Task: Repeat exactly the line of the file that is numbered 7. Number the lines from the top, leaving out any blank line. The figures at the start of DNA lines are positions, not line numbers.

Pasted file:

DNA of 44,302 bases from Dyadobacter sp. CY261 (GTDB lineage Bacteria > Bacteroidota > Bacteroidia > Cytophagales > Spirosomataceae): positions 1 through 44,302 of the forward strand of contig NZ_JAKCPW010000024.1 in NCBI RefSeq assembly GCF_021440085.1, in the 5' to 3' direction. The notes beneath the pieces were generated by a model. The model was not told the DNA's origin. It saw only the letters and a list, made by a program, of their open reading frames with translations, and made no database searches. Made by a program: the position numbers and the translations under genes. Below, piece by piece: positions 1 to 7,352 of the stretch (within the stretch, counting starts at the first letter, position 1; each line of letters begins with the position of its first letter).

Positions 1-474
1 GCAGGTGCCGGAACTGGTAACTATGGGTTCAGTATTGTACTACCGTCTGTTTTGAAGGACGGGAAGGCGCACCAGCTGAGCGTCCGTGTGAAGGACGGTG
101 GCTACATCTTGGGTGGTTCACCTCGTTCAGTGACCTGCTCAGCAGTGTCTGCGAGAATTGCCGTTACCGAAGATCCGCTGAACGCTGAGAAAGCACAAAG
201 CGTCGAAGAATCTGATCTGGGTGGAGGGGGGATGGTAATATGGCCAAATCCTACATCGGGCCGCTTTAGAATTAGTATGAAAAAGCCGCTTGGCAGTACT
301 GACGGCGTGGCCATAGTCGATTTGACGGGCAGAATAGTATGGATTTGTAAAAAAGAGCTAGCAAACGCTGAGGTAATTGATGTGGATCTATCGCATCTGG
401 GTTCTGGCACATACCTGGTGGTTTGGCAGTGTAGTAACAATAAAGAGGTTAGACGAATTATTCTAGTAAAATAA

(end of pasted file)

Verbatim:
401 GTTCTGGCACATACCTGGTGGTTTGGCAGTGTAGTAACAATAAAGAGGTTAGACGAATTATTCTAGTAAAATAA